This research was supported by grant 1 R29 MH50720 to C.G. and grants NIMH PO1 MH 25642, NIH MH-25624, and MH-47840, a grant from the AFOSR, and Research Scientist Development Award MH-00004 awarded to M.D.
Effects of stress and shock anticipation on prepulse inhibition of the startle reflex
Version of Record online: 30 JAN 2007
Volume 34, Issue 5, pages 511–517, September 1997
How to Cite
GRILLON, C. and DAVIS, M. (1997), Effects of stress and shock anticipation on prepulse inhibition of the startle reflex. Psychophysiology, 34: 511–517. doi: 10.1111/j.1469-8986.1997.tb01737.x
- Issue online: 30 JAN 2007
- Version of Record online: 30 JAN 2007
- (Received December 5, 1994; Accepted January 6, 1997)
- Startle reflex;
- Prepulse inhibition;
- Anticipatory anxiety;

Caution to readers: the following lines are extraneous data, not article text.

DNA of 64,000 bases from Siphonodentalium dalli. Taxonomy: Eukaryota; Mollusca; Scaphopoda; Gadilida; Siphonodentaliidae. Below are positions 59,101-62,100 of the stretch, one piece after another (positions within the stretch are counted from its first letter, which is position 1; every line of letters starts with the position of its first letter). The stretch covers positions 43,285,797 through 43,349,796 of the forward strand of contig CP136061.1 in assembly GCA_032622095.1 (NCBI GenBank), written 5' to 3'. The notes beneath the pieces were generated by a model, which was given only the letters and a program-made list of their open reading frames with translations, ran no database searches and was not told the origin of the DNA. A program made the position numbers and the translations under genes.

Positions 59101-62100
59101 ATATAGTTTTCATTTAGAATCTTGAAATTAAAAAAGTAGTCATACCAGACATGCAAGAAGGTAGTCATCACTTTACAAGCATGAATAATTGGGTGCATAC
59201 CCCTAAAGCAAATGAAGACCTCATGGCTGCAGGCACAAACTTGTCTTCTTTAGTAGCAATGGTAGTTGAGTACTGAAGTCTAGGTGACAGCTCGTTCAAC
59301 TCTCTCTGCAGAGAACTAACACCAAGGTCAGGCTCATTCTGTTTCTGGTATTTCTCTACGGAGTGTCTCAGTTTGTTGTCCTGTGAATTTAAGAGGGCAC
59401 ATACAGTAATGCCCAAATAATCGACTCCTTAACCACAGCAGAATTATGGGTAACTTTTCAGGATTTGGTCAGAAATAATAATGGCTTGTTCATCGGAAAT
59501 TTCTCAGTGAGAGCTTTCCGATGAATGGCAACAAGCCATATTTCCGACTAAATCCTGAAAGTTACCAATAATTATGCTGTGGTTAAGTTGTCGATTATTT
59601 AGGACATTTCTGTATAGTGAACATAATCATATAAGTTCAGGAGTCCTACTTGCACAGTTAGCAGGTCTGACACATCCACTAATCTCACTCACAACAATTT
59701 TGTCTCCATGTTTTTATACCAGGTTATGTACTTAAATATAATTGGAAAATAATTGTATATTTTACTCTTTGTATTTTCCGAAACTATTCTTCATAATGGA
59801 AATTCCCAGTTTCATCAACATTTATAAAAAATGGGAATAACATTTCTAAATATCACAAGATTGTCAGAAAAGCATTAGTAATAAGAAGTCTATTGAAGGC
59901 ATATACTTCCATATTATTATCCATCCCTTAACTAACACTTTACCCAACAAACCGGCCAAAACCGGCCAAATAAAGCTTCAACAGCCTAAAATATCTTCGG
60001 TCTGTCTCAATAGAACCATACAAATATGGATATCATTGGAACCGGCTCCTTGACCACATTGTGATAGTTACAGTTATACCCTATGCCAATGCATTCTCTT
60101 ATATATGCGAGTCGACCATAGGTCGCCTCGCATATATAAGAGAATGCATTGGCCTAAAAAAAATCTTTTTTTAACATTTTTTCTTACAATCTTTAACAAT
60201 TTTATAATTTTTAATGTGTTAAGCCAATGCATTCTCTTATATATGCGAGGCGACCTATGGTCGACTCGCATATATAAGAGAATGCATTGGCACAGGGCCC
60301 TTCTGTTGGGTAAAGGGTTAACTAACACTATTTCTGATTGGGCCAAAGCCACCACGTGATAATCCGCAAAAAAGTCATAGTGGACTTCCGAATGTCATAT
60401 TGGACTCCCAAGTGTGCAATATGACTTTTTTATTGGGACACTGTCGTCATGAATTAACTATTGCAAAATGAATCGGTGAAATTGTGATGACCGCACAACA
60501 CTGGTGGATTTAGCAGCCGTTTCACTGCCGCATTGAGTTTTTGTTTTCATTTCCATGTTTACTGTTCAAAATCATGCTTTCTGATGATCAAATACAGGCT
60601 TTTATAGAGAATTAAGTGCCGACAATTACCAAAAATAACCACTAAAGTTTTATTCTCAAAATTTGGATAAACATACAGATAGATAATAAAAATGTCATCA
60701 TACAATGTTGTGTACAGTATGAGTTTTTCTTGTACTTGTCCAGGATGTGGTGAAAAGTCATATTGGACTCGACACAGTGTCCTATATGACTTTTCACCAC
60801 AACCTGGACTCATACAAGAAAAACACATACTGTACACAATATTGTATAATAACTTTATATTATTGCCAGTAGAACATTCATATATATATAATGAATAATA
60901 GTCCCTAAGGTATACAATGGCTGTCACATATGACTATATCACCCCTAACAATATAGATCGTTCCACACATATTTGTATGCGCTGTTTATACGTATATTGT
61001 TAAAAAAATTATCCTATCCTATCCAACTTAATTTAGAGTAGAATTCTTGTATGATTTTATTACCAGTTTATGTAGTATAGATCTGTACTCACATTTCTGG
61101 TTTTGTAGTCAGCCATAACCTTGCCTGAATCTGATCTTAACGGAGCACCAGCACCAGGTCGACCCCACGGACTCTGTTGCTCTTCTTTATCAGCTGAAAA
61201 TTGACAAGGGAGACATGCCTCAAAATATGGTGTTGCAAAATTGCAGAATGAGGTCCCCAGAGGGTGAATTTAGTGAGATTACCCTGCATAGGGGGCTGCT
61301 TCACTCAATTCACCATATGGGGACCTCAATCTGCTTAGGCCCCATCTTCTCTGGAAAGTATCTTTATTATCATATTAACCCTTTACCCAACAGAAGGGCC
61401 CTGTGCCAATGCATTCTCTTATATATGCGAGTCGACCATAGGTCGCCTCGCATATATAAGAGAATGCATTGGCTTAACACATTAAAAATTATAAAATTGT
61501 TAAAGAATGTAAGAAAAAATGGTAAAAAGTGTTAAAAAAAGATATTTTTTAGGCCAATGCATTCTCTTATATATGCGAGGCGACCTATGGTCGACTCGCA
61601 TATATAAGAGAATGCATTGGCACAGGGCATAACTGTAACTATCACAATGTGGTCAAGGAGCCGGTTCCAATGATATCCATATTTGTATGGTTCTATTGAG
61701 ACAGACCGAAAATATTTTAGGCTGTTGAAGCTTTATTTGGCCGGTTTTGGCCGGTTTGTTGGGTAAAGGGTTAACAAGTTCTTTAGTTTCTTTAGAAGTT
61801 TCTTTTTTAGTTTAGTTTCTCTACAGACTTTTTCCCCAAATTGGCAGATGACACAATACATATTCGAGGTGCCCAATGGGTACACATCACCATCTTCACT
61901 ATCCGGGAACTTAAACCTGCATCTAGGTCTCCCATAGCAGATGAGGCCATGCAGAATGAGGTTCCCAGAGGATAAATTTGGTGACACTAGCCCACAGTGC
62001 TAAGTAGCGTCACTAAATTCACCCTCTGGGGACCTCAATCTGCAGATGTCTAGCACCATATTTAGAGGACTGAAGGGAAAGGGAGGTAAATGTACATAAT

The effects of shock anticipation and attention to external stimuli on prepulse inhibition (PPI) were compared. In the threat-of-shock experiment, acoustic startle stimuli were presented with and without prepulses when aversive shocks were or were not anticipated. In the control experiment, startle and prepulse stimuli were delivered during periods with attended or ignored external stimuli. In the threat-of-shock experiment, startle was potentiated (fear-potentiated startle) and PPI was increased by shock anticipation. A gradual reduction in the overall PPI throughout the experiment was also found. In the control experiment, only PPI was increased in the attend condition. The PPI level remained constant throughout the experiment. The increase in PPI in the threat and attend conditions may have resulted from an increase in the general level of alertness that facilitated the processing of the prepulse. The gradual decrease in PPI in the threat experiment was hypothesized to result from a progressive deficit in sensory functioning due to the stressful nature of repeated shock anticipation.